- December 7 – Connecticut Route 108, one of Connecticut's oldest highways is laid-out to Trumbull.
- December 19 – Jean-François Regnard's verse comedy Le Joueur ("The Gamester") premieres in Paris.
- December 23 – By a vote of 66 to 60, the English House of Lords narrowly approves the bill of attainder for the conviction of Sir John Fenwick for high treason. The measure then moves to the House of Lords. Fenwick is beheaded on January 28, 1697.
- December 24 – The Inquisition in Portugal carries out the sentence of burning at the stake against several Marrano Jews in Évora.
- The Great Famine of 1695–1697 wipes out almost a third of the population of Finland, while the Great Famine of Estonia (1695–97) takes out a fifth of the population of Estonia; and the "seven ill years" of famine in Scotland are ongoing.
- Polish replaces Ruthenian as an official language of the Grand Duchy of Lithuania.
- Abington, Pennsylvania, is settled.
- William Penn offers an elaborate plan for intercolonial cooperation largely in trade, defense, and criminal matters.
- Edward Lloyd (coffeehouse owner) probably begins publication of Lloyd's News, a predecessor of Lloyd's List, in London.
- January 5 – Giuseppe Galli-Bibiena, Italian architect, painter (d. 1757)
- March 5 – Giovanni Battista Tiepolo, Italian painter (d. 1770)
- March 27 – Antoine Court, French Huguenot minister (d. 1760)
- April 2 – Francesca Cuzzoni, Italian operatic soprano (d. 1778)
- June 11 – Francis Edward James Keith, Scottish soldier and Prussian field marshal (d. 1758)
- June 27 – William Pepperrell, English colonial soldier (d. 1759)
- July 14 – William Oldys, English antiquarian and bibliographer (d. 1761)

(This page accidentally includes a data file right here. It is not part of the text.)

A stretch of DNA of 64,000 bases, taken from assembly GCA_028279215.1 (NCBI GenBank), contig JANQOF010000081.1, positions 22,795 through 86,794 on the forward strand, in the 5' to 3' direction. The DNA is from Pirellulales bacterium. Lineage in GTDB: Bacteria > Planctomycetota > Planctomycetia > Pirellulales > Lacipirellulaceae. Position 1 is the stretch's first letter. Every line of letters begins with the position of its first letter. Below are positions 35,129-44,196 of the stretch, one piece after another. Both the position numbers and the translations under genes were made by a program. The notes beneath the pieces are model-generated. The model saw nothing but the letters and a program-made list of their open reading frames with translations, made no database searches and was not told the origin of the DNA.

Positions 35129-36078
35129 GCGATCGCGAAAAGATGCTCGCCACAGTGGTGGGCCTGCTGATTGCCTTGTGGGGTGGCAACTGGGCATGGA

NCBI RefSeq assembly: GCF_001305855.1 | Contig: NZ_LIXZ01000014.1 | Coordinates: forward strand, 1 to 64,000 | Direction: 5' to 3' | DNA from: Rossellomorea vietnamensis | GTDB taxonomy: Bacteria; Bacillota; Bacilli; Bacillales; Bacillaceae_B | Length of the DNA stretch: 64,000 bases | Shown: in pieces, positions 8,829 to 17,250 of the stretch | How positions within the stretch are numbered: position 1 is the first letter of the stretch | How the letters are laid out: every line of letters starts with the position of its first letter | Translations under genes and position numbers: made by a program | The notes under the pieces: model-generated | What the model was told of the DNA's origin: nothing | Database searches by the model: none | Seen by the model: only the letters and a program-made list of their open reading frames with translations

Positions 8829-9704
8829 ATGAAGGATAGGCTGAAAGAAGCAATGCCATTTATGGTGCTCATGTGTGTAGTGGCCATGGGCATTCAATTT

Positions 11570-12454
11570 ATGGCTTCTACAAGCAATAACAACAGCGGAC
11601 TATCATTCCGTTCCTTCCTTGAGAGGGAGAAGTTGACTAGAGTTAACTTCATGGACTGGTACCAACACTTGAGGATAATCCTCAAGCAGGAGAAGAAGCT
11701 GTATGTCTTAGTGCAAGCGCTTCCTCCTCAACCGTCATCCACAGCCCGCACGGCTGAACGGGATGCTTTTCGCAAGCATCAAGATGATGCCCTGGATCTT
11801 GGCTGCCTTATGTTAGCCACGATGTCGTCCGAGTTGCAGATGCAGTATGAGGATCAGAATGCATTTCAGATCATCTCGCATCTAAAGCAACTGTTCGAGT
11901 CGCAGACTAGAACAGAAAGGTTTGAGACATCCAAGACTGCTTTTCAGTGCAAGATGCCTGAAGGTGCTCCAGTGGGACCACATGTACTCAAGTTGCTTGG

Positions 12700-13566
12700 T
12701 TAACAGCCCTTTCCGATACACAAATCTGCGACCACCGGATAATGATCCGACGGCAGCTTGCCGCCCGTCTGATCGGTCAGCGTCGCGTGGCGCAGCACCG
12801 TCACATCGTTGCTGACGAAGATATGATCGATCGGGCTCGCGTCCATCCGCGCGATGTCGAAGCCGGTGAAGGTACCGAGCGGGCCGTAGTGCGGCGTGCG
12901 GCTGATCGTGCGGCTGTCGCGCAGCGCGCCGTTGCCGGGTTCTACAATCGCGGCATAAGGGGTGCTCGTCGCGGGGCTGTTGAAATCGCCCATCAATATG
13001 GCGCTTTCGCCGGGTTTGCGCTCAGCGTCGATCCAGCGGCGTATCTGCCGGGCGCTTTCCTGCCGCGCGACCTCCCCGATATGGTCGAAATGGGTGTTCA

- July 24 – Benning Wentworth, colonial governor of New Hampshire (d. 1770)
- July 27 – Samuel Whittemore, American farmer and oldest known colonial combatant of the American Revolution (d. 1793)
- August 2 – Mahmud I, Ottoman Sultan (d. 1754)
- August 12 – Maurice Greene, English composer (d. 1755)
- September 27 – Alphonsus Liguori, Italian founder of the Redemptorist Order (d. 1787)
- October 10 – Chen Hongmou, Chinese scholar and philosopher (d. 1771)
- October 13 – John Hervey, 2nd Baron Hervey, English statesman and writer (d. 1743)
- November 2 – Conrad Weiser, Pennsylvania's ambassador to the Iroquois Confederacy (d. 1760)
- December 22 – James Oglethorpe, English general and founder of the state of Georgia as a colony (d. 1785)
- date unknown
- January 11 – Charles Albanel, French missionary explorer in Canada (b. 1616)
- February – Ahom King Supaatphaa or Gadadhar Singha
- February 4 – Philip Wharton, 4th Baron Wharton, English soldier (b. 1613)
- February 8 – Tsar Ivan V of Russia (b. 1666)
- February 19 – Giovanni Pietro Bellori, Italian art historian (b. 1613)
- March 14 – Jean Domat, French jurist (b. 1625)
- March 16 – Louis Laneau, French bishop active in the kingdom of Siam (b. 1637)
- March 17 – Élisabeth Marguerite d'Orléans, French noble (b. 1646)
- March 18 – Robert Charnock, English conspirator (b. c. 1663)
- March 25 – Henry Casimir II, Prince of Nassau-Dietz, Stadholder of Friesland and Groningen (b. 1657)
- April 17 – Marie de Rabutin-Chantal, marquise de Sévigné, French writer (b. 1626)